You’ll also find an array of decorated shops and houses in Paris. The trendy Marais district becomes a Halloween hub, with carved pumpkins adorning shop windows and cobwebs draped over the historic buildings.

France’s spooky superstitions

But what about local superstitions? Well, they say that on Halloween night, the ghost of Marie Antoinette roams the halls of the Palace of Versailles. And, if you sing on Halloween, it will cause bad weather. Who knew?

And let’s not forget the famous Père Lachaise cemetery. It’s here the spirits of famous personalities like Oscar Wilde and Jim Morrison are believed to come to life at Halloween.

So, there you have it – a whirlwind tour of Halloween in Paris! It’s a vibrant, fun, slightly creepy celebration that immerses you in a unique fusion of American tradition and French flare.


For genuinely hardcore Halloween travellers, there’s no place quite as iconic as Transylvania.

While witches may have claimed Salem, Massachusetts, travellers to Transylvania in central Romania will be rewarded by the experience of taking in the culture, architecture, and folklore that gave rise to modern vampire and werewolf mythology. 

When visiting Transylvania for Halloween, be prepared for two very different sides of Transylvania. A version curated for tourists and a more authentic version focusing on the myth and folklore authentically woven into central Romania’s history. Which one is right for you will depend on your travel style.

Halloween visitors ready to explore the nightlife and extravagant Halloween revelry should fly to Bucharest, Romania, and transfer to Brasov (about 90 minutes away) a few days before Halloween.

Each Halloween night, young and adventurous travellers gather on the grounds of Brasov’s Bran Castle (aka Dracula’s Castle) for a Halloween party to remember! 

There might be better fits for travellers who value slow, culturally authentic travel than Brasov’s over-the-top Halloween celebration.

Instead, take the time to explore more of Romania, like Bistriţa, Cluj-Napoca, Sibiu, and Sighişoara.

Here, you can discover autumn harvest festivals, smaller Halloween celebrations, and the myth and folklore that make Romania’s interior region a year-round treat for Halloween lovers.

Words by

Bran Castle in Transylvania
Bran Castle


Uzupis is a small and charming neighbourhood located in Vilnius, the capital city of Lithuania. There is much more than meets the eye here – especially during Halloween. 

Once considered a rundown and seedy area, Uzupis has emerged as a hub for artists, bohemians, and free thinkers. Dubbed the “Republic of Uzupis,” the neighbourhood is home to plenty of quirky galleries, cafes, and art studios. When visiting Vilnius, you must explore this corner of the city.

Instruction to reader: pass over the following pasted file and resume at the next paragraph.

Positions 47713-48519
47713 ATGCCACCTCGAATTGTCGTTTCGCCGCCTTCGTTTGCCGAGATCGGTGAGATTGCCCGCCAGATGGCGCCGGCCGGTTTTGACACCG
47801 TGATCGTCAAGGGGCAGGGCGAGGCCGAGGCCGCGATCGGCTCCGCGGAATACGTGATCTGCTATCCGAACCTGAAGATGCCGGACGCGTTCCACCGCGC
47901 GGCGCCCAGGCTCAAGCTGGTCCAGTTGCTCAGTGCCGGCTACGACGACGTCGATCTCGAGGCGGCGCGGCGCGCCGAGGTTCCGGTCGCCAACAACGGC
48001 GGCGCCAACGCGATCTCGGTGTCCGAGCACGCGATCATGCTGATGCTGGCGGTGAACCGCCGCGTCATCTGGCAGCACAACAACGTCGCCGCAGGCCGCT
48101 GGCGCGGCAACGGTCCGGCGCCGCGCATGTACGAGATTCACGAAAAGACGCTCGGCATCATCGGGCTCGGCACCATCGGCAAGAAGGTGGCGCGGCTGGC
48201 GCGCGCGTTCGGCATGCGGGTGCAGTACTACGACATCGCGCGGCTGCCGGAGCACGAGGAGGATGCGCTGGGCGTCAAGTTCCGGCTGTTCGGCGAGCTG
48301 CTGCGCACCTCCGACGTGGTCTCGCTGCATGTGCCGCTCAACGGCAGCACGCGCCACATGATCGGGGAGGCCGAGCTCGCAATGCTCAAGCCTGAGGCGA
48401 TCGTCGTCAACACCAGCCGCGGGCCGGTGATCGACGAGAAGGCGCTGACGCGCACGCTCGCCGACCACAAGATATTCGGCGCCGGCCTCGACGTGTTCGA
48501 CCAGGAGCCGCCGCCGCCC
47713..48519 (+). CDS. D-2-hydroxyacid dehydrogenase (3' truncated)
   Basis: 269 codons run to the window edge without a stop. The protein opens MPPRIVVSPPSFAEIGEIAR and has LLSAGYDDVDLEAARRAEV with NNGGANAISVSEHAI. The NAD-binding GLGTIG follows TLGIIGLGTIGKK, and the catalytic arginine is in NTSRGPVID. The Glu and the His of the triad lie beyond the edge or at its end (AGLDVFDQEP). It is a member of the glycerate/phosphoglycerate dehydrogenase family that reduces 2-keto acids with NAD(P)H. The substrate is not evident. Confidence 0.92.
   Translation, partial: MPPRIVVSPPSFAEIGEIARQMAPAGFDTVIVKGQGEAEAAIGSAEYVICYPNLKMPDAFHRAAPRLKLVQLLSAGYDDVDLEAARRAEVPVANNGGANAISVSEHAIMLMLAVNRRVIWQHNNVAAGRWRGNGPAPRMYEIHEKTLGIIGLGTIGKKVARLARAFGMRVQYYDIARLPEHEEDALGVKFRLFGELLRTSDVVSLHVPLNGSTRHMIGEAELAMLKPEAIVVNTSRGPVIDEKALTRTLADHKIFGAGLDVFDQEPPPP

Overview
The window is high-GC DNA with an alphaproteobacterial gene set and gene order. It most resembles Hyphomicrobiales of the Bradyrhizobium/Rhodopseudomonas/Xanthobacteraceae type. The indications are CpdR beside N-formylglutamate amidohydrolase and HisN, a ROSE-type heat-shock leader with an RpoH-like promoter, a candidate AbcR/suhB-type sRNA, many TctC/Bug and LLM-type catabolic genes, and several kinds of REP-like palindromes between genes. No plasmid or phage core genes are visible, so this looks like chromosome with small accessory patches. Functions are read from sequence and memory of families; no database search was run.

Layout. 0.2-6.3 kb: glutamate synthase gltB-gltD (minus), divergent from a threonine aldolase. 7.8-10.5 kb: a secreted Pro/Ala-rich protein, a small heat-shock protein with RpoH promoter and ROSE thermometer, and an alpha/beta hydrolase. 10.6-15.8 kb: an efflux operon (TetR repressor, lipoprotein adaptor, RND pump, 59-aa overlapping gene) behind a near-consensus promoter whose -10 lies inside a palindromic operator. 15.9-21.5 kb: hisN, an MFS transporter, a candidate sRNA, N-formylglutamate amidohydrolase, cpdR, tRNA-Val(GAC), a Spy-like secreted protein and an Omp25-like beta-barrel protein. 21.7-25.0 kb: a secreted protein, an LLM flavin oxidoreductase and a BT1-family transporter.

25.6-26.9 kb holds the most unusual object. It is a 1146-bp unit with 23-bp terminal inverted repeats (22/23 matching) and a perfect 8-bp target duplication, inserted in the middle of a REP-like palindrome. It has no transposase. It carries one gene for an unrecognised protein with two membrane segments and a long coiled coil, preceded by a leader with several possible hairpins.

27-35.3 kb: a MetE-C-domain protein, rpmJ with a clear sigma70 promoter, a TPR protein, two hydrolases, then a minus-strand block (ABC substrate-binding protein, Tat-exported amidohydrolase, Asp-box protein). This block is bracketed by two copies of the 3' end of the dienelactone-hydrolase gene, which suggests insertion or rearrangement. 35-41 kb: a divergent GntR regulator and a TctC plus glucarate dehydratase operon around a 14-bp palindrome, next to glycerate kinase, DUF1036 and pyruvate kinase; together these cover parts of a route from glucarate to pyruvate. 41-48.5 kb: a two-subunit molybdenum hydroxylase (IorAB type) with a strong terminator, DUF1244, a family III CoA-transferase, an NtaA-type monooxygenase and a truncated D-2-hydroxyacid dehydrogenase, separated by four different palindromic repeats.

The neighbourhood is well known for its unique and quirky traditions, such as the annual Uzupis Day celebration, during which the residents of the Republic declare their independence and celebrate their diversity. Or, the yearly Halloween display of carved jack-o’lanterns.

One of the most interesting facts about Lithuania is that it remained a pagan nation much longer than elsewhere in Europe, so it is no surprise that they celebrate Halloween with such flair.

Every year, the river banks light up with an array of glowing jack-o’lanterns, creating a spooky yet inviting ambience. This tradition began to unite the community and has become a beloved annual event in the capital city.

If you walk through Uzupis at night near Halloween, the streets will be alive with energy and glowing pumpkins.

Additionally, the neighbourhood hosts various activities each year, like pumpkin carving events, face painting, and free art workshops. Visitors are welcome and encouraged to join in on the festivities.

If you are ever in Eastern Europe at Halloween, visit Lithuania!

Words by

Illuminated Halloween pumpkins with carved faces


Spain might not be the first place you think of when it comes to celebrating Halloween events and traditions, but it hides a spooky secret.

If you plan to spend Halloween in Spain, Soportujar is the place to be. 

This small village is famous for its superstitions, so it is often referred to as the witches’ village.

Soportujar is in the Alpujarra region, a collection of small villages near the Sierra Nevada Mountain range in Granada, Southern Spain. 

The truth is that Soportujar is decorated with Halloween things all year round. You can find statues of dragons and witches, a recreation of Hansel and Gretel’s house and more.

When you enter this town, you will see these statues and small independent shops selling all sorts of witchery objects, such as colourful witches’ brooms, bracelets to bring you luck, and black cat miniatures. 

The history behind this village is that it became an enchanted place after the Alpujarra Battles in the 16th century. After the battle, many people from northern Spain came to Soportujar to make it home.

These new residents brought some celebrations that locals thought were practising black magic and other rituals.